Employee Pay Raises

April 19, 2016

I recently had an opportunity to grow when a team member informed me they were leaving the agency as they were offered a job that included a 50 percent pay increase. One of the biggest opportunities of a start-up agency is being able to transfer your dreams of making it big to your employees, and allowing them to put their stamp on starting something from nothing. With that, however, they also sometimes have to reap the initial sacrifices required in being an entrepreneur. It’s no secret that people need to make a living; and in my company, my partner and I are completely transparent in letting our employees know that we are not taking home any more than they are.

When the team member came in to deliver the bad news, I quickly responded with what reasons beyond the money were there for their decision to leave. With money noted as the sole reason for their departure, I asked what specific amount it would take for them to stay. At this point, the bar had been set and I had to find a way to ensure they would stay and turn the situation into a win for everyone.

In light of that personal situation which, thankfully, did turn out to be a win-win, I have found myself researching how to best handle a situation similar to the one I found myself in recently. Here are a few tips to help budding entrepreneurs in situations where their employees aren’t feeling satisfied with their pay. 


Don’t Take It Personally

Be considerate of your employee’s request. Do not be too quick to respond, consider the request seriously and set a deadline that is fair for both parties. Schedule a meeting to give your employee a chance to plead their case for a legitimate raise in pay. Communicate a plan to return to meet with a response within a reasonable time to think over your options and strategy.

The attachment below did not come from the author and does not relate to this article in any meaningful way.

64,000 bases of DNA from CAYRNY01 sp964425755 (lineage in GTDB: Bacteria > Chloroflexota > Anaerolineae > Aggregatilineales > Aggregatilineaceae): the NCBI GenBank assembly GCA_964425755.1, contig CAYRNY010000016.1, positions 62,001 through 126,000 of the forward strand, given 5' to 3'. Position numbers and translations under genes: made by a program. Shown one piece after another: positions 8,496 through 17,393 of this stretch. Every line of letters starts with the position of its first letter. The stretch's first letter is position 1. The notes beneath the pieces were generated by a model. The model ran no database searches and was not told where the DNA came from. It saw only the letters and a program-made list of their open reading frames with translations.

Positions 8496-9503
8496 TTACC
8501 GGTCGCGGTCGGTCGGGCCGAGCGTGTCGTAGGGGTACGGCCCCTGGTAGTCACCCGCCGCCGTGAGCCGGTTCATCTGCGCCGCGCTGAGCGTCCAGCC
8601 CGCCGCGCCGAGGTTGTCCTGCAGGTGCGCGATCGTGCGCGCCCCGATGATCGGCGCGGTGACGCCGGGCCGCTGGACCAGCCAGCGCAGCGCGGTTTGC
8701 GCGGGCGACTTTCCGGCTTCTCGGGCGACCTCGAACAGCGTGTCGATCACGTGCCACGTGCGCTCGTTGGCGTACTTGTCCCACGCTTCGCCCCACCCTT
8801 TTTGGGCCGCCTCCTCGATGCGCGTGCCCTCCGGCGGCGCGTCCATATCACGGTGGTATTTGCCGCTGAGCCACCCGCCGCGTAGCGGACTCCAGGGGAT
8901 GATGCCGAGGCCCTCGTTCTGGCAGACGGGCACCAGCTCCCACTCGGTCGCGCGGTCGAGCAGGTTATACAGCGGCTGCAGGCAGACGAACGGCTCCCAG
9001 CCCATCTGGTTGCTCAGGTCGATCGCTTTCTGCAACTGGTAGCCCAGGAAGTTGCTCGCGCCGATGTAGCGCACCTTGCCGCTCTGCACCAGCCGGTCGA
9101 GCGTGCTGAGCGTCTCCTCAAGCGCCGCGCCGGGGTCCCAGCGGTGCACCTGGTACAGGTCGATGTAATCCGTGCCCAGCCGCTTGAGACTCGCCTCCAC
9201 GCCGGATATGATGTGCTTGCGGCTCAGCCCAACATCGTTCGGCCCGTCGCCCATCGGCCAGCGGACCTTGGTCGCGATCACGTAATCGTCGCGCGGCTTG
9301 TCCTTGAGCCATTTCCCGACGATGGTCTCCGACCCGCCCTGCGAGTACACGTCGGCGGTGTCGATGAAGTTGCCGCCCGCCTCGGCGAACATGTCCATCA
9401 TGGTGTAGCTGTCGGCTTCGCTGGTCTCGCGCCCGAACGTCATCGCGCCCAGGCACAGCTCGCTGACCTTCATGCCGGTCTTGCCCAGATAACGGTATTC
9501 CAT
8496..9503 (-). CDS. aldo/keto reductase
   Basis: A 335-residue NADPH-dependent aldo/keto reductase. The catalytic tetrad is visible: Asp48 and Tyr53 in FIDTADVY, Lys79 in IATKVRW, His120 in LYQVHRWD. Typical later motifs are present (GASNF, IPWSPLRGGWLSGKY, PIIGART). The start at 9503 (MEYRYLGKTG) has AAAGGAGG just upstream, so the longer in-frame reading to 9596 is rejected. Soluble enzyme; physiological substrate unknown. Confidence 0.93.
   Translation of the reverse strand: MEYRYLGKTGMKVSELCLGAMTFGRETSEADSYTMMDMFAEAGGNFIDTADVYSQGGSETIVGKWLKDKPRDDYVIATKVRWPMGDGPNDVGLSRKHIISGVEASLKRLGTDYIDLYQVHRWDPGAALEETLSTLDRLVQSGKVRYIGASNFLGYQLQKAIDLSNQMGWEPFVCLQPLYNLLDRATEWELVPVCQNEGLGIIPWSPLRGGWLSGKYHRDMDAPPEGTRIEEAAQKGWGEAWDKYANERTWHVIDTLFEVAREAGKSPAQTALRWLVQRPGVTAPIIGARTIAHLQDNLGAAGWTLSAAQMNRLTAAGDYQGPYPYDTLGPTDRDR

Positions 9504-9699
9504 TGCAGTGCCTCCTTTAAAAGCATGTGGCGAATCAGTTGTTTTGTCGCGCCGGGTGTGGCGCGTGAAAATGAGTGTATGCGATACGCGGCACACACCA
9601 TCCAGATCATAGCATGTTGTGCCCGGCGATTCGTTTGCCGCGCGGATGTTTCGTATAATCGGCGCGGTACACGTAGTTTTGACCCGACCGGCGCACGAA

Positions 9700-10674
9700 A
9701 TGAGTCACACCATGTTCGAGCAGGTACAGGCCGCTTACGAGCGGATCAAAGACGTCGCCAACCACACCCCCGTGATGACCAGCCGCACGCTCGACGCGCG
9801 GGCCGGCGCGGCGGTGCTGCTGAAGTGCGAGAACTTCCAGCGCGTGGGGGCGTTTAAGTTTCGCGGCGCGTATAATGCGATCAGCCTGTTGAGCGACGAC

Be Realistic About the Job Market

It’s imperative to know where you stand in compensation packages in your local market. If you fall on the low-end, it’s highly plausible for your superstar talent to consider more appealing packages, no matter how much they love their work environment.

Consistency Is Integral

Your strategy for response to one employee pay raise request should obey the same practice for another. Many large corporations have specific raise procedures in place for annual increases; however, most small businesses are lacking a plan. Consequently, many small business owners are forced to handle these requests formally. A suitable review process becomes relatively substantial to show your employee whether or not they are performing at or above your expectations.

Consider Non-Monetary Perks

Whether you are a start-up, or a more established company, the financial condition of your company may not allow you to handle an employee’s raise request. This is where you need to get a little creative (with consideration) by offering non-monetary solutions. You want to recognize your employee’s sacrifices and worth. Consider flextime, trades with clients (if applicable), increased vacation time or a promotion within the company.

Deferred Gratification” Approach

If you are comfortable with this promise, agree for a pay raise in the future, but be sure to specify all the details, especially tangible timing. This will not only motivate the employee to exceed expectations, but will create loyalty as well.

Bite the Bullet

Figure out how to make a pay increase happen if the employee is deserving. Nothing accelerates the success of your business more than a skilled and loyal workforce. If your employee shows commitment to the cause and is willing to do whatever it takes, give them what they asked for. As an entrepreneur, get comfortable with the discomfort of sacrifice and “figuring it out as needed”.

Keep the Process Confidential

Your employees should be encouraged to keep their pay raise confidential. Ensure all documents are as well.

These types of raise request situations are expected as a business owner and it’s important to be prepared to handle these types of situations. Most importantly, keep the objective in mind. A happy employee is a valuable asset.